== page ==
Yandoli: Sex SYMBALS message applies to all SU students
The student group Sex SYMBALS — Sexually conscious, Youthful, Mature, Black and Latino Students — hosted “Sex Week 2012” on campus before Fall Break. While Sex SYMBALS clearly focuses on specific student populations that are statistically at a higher risk, all Syracuse students should have considered participating in last week’s events.
The mission of Sex SYMBALS is to empower people of color in the Syracuse University and State University of New York College of Environmental Science and Forestry community to live healthy sexual lives in a number of ways. The group prioritizes taking action against the spread of HIV, AIDS and other sexually transmitted diseases; preventing sexual abuse; and promoting smart decision-making when it comes to sexual activity by providing educational resources and outreach support.
“As an organization that strives to educate students at SU and SUNY-ESF how to have a safe and healthy sexual relationship and how to have a healthy relationship, it’s imperative for students to come out and learn about these important topics in order to love safe and love smart,” Kimberly Huggins, the organization’s AIDS campaign director, explained to me.
Huggins also noted the group is hosting a World AIDS Day candle vigil in front of Hendricks Chapel on Nov. 30 in remembrance of the many lives lost to the epidemic.
There was a “sex and ice cream” speed dating social, an arts and crafts workshop that will result in a quilt for HIV Awareness Month, and a discussion forum called “Entitlement” about ideas around titles and monogamy in modern-day relationships on college campuses. The final event of Sex Week, a Date Auction, was co-hosted with the Haitian American Student Association on Thursday night.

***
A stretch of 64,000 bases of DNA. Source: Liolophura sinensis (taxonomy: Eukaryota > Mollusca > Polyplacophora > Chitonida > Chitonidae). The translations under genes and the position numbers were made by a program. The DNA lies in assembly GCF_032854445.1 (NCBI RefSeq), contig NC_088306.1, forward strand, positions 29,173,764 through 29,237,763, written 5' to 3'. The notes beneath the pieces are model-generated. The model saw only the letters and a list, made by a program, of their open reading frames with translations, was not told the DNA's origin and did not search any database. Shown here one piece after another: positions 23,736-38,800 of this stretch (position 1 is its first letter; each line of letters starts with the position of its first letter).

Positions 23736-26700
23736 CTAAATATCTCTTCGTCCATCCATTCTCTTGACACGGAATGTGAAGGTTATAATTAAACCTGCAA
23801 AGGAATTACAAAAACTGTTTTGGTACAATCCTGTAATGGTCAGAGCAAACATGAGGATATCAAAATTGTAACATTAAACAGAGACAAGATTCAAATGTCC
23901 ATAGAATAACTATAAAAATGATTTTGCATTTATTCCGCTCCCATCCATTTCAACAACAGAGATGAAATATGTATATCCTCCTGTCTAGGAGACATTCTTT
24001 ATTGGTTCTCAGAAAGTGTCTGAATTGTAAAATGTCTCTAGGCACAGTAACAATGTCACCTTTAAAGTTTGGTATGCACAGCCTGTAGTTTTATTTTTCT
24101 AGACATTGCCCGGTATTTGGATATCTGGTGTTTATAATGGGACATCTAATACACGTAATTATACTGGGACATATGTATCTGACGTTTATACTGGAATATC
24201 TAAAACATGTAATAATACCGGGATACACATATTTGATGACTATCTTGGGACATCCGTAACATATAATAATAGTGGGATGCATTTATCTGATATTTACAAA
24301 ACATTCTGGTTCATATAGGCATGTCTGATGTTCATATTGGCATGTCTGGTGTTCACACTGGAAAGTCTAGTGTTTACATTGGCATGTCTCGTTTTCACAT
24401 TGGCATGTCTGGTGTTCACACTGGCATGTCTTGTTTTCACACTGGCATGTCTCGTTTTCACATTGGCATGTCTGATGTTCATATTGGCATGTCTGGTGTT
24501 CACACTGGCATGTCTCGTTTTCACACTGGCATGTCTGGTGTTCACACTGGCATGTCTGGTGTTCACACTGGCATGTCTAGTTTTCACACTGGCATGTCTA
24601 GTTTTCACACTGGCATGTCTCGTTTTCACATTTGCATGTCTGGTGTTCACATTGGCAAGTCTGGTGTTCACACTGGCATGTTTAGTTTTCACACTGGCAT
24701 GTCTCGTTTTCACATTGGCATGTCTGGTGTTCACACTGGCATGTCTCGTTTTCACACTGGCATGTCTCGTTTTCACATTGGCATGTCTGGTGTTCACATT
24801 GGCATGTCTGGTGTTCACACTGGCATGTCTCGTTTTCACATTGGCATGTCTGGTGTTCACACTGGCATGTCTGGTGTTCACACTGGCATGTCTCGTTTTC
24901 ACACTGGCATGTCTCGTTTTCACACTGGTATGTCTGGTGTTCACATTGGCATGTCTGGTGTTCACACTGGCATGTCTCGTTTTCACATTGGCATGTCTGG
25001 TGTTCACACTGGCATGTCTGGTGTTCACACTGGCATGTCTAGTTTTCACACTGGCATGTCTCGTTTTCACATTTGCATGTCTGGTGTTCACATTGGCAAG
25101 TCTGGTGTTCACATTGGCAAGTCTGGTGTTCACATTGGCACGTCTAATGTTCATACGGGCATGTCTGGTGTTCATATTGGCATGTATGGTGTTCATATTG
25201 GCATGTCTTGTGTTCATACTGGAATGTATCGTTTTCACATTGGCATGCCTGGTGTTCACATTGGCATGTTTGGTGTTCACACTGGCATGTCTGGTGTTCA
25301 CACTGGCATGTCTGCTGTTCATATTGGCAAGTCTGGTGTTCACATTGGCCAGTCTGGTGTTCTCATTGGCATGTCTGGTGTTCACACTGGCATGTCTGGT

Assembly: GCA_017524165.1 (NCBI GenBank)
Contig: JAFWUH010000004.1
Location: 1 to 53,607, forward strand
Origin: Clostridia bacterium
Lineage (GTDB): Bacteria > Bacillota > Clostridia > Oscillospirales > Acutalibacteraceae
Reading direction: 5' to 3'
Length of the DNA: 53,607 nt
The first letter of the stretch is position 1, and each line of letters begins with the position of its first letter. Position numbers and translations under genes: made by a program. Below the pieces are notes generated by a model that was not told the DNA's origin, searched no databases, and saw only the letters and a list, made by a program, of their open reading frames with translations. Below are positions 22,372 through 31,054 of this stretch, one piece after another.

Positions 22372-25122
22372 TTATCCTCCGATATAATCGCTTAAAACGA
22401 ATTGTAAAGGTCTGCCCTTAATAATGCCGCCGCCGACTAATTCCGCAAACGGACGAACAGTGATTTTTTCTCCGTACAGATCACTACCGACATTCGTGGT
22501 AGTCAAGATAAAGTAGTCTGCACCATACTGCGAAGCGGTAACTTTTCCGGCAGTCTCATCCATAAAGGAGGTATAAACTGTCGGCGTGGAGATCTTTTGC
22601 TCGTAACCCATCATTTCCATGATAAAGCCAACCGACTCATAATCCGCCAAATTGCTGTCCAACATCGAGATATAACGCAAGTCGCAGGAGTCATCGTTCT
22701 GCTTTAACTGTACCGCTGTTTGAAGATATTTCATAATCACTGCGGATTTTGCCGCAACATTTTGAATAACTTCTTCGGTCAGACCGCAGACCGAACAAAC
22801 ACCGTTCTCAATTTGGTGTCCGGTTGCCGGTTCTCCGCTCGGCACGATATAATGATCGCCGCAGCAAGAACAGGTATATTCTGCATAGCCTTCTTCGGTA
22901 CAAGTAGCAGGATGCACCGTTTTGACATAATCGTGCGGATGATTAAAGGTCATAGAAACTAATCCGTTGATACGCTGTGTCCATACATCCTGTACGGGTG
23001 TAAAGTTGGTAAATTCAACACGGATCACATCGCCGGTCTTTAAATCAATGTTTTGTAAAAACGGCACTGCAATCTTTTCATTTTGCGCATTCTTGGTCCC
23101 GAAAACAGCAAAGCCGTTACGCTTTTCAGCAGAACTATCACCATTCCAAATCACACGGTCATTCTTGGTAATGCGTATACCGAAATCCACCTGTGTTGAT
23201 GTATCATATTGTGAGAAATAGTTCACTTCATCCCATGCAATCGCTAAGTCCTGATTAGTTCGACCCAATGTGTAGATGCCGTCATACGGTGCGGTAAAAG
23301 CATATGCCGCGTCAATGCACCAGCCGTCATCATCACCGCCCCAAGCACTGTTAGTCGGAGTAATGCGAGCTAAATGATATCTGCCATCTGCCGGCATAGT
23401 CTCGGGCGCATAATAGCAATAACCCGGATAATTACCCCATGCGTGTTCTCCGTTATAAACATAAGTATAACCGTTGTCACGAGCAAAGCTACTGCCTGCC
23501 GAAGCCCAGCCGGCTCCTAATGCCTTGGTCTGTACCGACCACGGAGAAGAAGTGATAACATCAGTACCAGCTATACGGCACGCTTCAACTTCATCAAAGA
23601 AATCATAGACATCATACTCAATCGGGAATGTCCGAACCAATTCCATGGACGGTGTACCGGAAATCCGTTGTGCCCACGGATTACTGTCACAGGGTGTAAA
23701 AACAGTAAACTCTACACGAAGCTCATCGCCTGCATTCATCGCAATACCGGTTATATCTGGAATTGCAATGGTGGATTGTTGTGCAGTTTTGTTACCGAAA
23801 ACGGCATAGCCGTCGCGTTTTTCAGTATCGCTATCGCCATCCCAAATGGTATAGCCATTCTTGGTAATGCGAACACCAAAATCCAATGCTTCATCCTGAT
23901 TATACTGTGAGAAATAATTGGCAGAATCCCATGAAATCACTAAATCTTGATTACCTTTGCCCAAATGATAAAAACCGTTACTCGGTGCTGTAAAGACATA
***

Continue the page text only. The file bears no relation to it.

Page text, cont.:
Sex SYMBALS specifically targets student populations that are statistically higher risk. The Centers for Disease Control and Prevention, or CDC, reported that African-Americans aged 13-24 made up for 65 percent of diagnoses of reported HIV infections in 2009 alone.
The CDC also noted that in 2009, 20 percent of new HIV infections in the U.S. involved Latinos.
Too often our campus can be self-segregated and people rarely step outside their comfort zones, but there’s something to be said for gaining knowledge around important subject matters that may or may not be your own.
Even though the discussion forum about modern-day relationships on college campuses was relevant to all students on campus regardless of race, I was one of the only non-students of color in attendance. In the future, students should embrace Sex Week and think about the different ways we can come together in advocacy for important ideas around sexual health and empowerment.
Regardless of race, class, gender and sexuality identifications, we all have common ground in the fact that college students are at higher risks of obtaining STDs. Not to mention, we all bleed Orange.
Krystie Yandoli is a senior women’s and gender studies and English and textual studies major. She can be reached at firstname.lastname@example.org or followed on Twitter at @KrystieLYandoli.
Published on November 26, 2012 at 1:00 am